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    What is a trainer?

    What is a trainer?

    It is important you realize that a trainer is not just someone who works with dogs on a professional basis. Anyone who lives with an animal is a trainer of sorts, as training does not only occur when you pick up a treat bag, a whistle, a clicker or a leash. Dogs learn by watching us and take their cues from our body language and behavior and our own responses to stimuli. We are training our dogs every minute we are with them, whether we are aware of it or not. So, as we are constantly educating our dogs anyhow, it makes sense to shape this natural learning process into something that is productive, fun and rewarding, regardless of our long-term goals. However, it can be helpful to take your dog to some training classes, particularly if you are a  rst-time dog owner: you will both learn a lot, which will come in useful when you want to continue training on your own. Take care how you choose your trainer. Some people train dogs using negative reinforcement: this is an aversive technique that is used to punish the dog until an unacceptable behavior ceases. Others train by using positive reinforcement and by marking and rewarding the behaviors that they want, which is not only kinder but also far more effective.


    So. What do all the training terms mean to you and your dog? Well it depends on what your dog has already learned. Ideally ‘heel work’ means that your dog works closely by your side, either on or off the leash, but for some dogs ‘heel work’ means that they attach themselves resolutely to the bottom of a trouser leg with their teeth. ‘Send away’ for some people means teaching their dog to go to a mark on cue, but for others it may mean that visitors are sent running hysterically back to the sanctuary of their car with an errant hound in hot pursuit. And then, of course, there’s ‘down’ – it should not be the way you feel when you think about your relationship with your dog.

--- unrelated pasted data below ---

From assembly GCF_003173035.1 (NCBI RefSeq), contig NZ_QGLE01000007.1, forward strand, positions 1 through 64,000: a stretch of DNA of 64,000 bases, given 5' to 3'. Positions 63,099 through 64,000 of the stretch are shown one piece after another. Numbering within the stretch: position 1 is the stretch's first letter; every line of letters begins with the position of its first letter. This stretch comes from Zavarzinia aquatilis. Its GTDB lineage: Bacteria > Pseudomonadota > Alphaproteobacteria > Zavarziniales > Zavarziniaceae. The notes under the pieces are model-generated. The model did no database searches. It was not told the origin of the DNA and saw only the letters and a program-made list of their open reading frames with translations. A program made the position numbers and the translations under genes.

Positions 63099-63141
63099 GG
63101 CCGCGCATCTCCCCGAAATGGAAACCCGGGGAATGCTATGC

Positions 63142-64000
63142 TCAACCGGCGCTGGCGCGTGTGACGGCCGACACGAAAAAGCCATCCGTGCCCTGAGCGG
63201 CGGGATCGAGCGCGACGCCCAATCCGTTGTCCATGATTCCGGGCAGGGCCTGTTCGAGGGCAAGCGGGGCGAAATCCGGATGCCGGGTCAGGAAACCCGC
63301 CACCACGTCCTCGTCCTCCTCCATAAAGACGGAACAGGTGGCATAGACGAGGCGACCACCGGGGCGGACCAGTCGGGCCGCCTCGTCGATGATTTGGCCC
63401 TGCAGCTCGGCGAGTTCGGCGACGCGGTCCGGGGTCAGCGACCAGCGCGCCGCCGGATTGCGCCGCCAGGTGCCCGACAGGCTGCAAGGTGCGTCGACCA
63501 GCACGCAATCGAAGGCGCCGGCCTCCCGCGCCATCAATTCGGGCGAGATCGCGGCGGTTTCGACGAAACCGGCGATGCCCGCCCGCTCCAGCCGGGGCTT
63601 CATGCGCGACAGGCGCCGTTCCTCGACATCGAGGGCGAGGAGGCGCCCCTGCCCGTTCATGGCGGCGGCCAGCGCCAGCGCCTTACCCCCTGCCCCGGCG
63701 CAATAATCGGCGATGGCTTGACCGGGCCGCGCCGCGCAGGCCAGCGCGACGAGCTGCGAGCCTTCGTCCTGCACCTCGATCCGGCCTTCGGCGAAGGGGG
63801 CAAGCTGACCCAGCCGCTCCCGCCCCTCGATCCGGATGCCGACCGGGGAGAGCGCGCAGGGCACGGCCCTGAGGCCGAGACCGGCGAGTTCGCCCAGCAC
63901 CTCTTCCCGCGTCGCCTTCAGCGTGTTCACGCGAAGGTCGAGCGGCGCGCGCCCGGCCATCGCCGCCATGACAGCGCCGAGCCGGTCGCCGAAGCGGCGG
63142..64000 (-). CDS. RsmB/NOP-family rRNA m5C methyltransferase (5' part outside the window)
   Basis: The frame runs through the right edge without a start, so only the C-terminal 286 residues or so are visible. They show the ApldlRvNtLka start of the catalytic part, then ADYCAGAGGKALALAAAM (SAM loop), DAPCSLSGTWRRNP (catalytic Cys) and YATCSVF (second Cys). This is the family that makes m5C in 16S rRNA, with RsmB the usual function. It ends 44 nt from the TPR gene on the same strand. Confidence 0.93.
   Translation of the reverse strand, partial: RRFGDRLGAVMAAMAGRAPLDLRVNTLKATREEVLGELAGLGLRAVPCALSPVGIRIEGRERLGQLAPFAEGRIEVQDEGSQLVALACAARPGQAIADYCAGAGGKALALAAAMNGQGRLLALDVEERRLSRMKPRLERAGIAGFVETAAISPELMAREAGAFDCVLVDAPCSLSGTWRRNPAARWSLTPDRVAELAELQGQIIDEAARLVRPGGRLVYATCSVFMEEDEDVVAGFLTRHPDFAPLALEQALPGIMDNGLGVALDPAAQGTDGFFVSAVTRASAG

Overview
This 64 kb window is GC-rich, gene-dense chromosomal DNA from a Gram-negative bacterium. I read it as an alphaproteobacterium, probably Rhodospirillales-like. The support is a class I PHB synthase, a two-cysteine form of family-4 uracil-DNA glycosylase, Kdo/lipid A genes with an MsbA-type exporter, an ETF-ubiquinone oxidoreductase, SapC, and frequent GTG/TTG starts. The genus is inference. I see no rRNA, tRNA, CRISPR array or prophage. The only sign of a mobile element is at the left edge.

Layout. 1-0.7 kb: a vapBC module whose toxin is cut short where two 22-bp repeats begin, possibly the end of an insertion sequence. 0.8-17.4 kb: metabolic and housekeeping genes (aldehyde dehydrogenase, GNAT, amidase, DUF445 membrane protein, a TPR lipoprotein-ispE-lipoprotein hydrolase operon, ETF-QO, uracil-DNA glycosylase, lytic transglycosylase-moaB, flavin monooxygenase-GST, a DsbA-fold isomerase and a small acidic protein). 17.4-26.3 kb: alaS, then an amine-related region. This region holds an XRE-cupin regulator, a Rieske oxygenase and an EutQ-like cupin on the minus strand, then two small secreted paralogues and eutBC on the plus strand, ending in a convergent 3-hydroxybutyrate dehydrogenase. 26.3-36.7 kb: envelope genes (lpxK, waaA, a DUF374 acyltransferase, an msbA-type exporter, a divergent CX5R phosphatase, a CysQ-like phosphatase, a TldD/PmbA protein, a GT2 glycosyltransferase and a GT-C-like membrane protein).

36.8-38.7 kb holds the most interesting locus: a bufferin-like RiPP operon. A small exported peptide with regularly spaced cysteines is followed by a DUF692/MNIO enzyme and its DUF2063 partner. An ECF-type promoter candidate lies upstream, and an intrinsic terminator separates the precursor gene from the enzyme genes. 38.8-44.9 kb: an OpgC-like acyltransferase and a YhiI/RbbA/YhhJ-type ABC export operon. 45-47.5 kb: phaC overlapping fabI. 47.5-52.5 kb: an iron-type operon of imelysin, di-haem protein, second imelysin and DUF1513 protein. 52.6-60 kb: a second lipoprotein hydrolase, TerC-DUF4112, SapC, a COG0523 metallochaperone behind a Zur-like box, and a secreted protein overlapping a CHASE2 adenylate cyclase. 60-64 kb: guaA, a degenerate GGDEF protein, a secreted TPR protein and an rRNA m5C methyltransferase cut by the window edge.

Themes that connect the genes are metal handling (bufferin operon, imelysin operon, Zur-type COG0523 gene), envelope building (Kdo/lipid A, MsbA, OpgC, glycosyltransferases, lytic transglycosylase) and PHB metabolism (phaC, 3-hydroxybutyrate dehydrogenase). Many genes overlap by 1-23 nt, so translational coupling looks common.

Bud is a gorgeous Doberman whose owners had to make the diffi cult but correct decision to rehome him. He has slotted in easily with Sarah’s family because he was so beautifully trained using positive techniques. Bud still sees his original family and is a very happy hound

    Dogs learn by watching everything around them

    From 100 Ways to Train the Perfect Dog, Copyright by Sarah Fisher, licensed through ContentOro, Inc and used by arrangement with D & C

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